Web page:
Festivals Acadiens et Creoles has a lot of balls in the air as the 2019 version of the festival honors the role of women in Cajun and Creole music, hosts a Louisiana Music Hall of Fame induction, introduces a tent fee and an ice chest ban, and, takes a look at the evolutions of four bands.
All of this plays out Friday-Sunday in Girard Park with Cajun, Creole, zydeco and swamp pop music in the air, tasty local dishes and beverages waiting to be enjoyed, and unique arts and crafts to adorn your home.
The festival gets going Friday evening at Scène Ma Louisiane with Bonsoir, Catin and special guests, as well as Jeffery Broussard from his Zydeco Force days to the current Creole Cowboys.
However, the festivals’ theme will be explored all day Friday in a free symposium, “Les femmes et les filles: Female Perspectives in Cajun and Creole Culture,” 9 a.m. to 4:30 p.m. in the A. Hays Town Building at the Hilliard University Art Museum, 710 E. St. Mary Boulevard.
With women in the spotlight, other female-fronted bands, including Magnolia Sisters, Feufollet, Babineaux Sisters, T'Monde, The Daiquiri Queens, Soul Creole, Sweet Crude and Yvette Landry & the Jukes are set to perform.
“We would be remiss not to also mention the women who have preserved our venerable ballad traditions by singing for their families and friends at home,” said Barry Jean Ancelet, festival board president, with a nod to Alma Barthélémy, Lula Landry, Inez Catalon, Odile Falcon, Agnes Bourque and Marie Pellerin.
“And then, there are also women who helped to document and preserve our musical and cultural heritage, like Irene Whitfield, Corinne Saucier, Catherine Blanchet, Marce Lacouture and Kristi Guillory,” Ancelet said. “This year, we are celebrating all of these women, real and fictional, and their contributions to our musical history both on and off the stage.”
And the celebration couldn’t come at a better time for Yvette Landry, who, along with being inducted into the Louisiana Hall of Fame Saturday during her set, has a book and album release going on, too.
“It’s crazy,” Landry said. “There’s so much going on, it’s so hard to wrap my head around. Everything just sort of happened at once. It was not intended to, but it just all came together this week.”
Landry’s book “A Conversation with the Godfather of Swamp Pop, Warren 'Storm' Schexnider,” published by UL Press has a release date of Monday, Oct. 14, 2019 at the Lafayette Rock N Bowl, and the vinyl/CD, “Taking the World by Storm, by Storm,” has an official Dec. 13 drop date.
However, pre-release copies of the CD and book for “our local people here, because we can’t wait” will be available at the festival.
And then there’s Landry’s induction into the hall of fame (Saturday, 1 p.m., Salle de Danse), that came “totally out of the blue,” she said.
When Mike Sheperd, LMHOF executive director, contacted Landry nearly two months ago, she thought it was about the book and CD on Storm.
“He’s telling me who he is and what he does,” said Landry. “And he’d been talking about 30 minutes and I needed to get an appointment and so I said, ‘Mike, it’s really great talking to you. Is there anything I can help you with?’”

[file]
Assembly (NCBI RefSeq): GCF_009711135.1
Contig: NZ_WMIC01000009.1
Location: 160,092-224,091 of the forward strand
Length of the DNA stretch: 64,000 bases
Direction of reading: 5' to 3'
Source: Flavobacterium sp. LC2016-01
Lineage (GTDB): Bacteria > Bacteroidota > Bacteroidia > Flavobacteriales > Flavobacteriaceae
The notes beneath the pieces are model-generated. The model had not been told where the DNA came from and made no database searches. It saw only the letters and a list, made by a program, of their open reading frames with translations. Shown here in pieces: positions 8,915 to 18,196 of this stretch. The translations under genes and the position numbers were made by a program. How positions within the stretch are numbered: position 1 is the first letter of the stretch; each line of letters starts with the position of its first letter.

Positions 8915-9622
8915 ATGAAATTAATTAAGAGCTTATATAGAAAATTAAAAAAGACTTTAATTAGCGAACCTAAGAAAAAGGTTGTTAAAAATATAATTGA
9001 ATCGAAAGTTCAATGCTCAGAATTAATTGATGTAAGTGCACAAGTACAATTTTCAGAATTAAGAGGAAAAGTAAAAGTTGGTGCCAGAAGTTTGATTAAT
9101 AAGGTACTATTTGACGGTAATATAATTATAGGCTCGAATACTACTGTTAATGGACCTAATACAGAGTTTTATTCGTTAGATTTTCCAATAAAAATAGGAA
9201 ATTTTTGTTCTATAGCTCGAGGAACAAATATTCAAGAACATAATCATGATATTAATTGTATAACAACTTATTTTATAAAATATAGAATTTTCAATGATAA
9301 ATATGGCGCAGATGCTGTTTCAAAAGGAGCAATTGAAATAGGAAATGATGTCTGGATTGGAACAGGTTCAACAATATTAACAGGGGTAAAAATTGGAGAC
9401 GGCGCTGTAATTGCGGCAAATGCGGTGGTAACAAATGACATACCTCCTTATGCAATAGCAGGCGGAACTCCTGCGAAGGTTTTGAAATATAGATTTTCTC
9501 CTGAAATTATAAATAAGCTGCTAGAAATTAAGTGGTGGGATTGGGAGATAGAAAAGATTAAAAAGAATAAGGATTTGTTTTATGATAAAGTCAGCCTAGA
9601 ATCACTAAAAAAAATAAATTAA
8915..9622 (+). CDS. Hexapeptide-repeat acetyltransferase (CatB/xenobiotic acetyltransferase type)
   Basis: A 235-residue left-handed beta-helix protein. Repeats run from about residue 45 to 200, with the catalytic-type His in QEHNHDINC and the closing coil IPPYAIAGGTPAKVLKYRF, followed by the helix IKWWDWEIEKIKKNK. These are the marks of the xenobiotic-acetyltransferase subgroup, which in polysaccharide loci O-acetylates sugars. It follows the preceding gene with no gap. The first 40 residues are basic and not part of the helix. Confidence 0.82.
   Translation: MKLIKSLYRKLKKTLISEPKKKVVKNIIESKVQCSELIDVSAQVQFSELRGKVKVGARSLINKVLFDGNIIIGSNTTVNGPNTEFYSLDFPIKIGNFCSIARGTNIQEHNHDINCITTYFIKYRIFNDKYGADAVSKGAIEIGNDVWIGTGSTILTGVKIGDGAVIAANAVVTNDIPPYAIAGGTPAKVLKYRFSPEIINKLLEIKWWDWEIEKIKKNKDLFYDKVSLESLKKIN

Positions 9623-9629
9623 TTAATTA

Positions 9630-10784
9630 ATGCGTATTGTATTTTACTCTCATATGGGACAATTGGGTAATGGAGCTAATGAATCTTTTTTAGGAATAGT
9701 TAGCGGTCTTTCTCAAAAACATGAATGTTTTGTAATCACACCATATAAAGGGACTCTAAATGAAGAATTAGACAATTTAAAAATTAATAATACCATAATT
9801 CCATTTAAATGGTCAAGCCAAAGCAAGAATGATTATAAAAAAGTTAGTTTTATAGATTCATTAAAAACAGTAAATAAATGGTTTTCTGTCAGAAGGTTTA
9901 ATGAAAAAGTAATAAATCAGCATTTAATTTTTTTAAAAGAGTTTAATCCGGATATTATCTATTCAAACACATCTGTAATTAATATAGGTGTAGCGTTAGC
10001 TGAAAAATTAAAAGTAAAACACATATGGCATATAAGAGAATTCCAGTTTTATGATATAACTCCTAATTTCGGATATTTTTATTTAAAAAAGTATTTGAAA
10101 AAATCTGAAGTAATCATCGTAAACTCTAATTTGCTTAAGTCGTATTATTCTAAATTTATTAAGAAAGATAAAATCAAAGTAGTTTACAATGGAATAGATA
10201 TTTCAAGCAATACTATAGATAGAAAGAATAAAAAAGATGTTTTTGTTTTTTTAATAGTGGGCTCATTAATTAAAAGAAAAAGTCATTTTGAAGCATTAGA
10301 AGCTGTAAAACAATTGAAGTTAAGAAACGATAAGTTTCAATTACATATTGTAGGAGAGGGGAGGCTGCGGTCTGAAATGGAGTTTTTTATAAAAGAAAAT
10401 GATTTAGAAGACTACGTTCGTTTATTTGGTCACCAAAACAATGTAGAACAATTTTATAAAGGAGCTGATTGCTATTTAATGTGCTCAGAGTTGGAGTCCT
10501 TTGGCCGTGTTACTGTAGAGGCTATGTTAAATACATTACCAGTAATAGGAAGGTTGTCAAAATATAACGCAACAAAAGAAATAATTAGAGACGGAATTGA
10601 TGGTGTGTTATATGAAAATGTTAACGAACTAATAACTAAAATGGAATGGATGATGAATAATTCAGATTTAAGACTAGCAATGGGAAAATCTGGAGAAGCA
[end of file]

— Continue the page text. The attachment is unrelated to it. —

Landry had pen and paper in hand for an address to send the Storm items “and he said, ‘Oh, yeah, the reason why I’m calling. We’re going to be inducting you into the Louisiana Music Hall of Fame. Can you send me a picture?' "
“I wasn’t expecting it. I mean, I’m still not expecting it,” Landry said. “I’m still scratching my head, like, ‘how did that happen?’ ”
Landry and Storm will be at the UL Press Kiosque des Auteurs at 3 p.m. Saturday and at 2 p.m. Sunday.
Tent and ice chests
Pat Mould, vice president of programming and development, said after seeing beverage sales decline for several years in a row, the festival plans to enforce the ice chest policy, which are predominately found under the tents in the perimeter.
Also, a new Village des Tentes program wants owners of said tents to sign up to become a Festival Friend (starting at $30) that will serve as registration prior to set-up which begins at 4 p.m. Tuesday.
“I’m going to be walking around checking tents personally and encouraging people who haven’t signed up to sign up,” said Mould, regarding the tents.
Regarding the ice chest, no need to fear the ice chest patrol.
“We’re going to be real flexible this first year," Mould said. "We know this is a drastic change from the way we’ve been operating. We’re going to entrust people to just do the right thing.
“We’re not going to be running anybody out of the park, or taking their peanut butter and jelly sandwiches,” he said. “Again, it’s about awareness, man. We’re just trying to make people more aware that this festival is funded off the back of beverage and food sales.”
Mould said while the festival is a free event, it does cost to put on, and a bulk of the revenue comes from food and beverage sales.
“So, every time somebody drinks a beer that they don’t buy from us, it’s just one less opportunity for us to generate revenue to put back into the festival,” he said. “We’ve been struggling for years, literally, almost a decade, what to do about it. It kept getting more and more prevalent.”
You say you want an evolution
The evolution of Cajun and Creole musicians will be explored at the festival, including previous incarnations of some of the bands.
Jeffery Broussard and Creole Cowboys take a look at their Zydeco Force roots Friday evening. On Saturday at 5 p.m., Jo-El Sonnier celebrates his 60th anniversary in music, followed by Horace Trahan and the Ossun Express taking a look back. Both sets are on Scène Ma Louisiane.
On Sunday, Feufollet, which has featured a female singer since its origins 20 years ago, is expected to bring back some special guests at their 4:45 p.m. gig on Scène Ma Louisiane. Feufollet just released “Prends Courage,” a commemoration of two decades of music.
For more information, visit festivalsacadiens.com.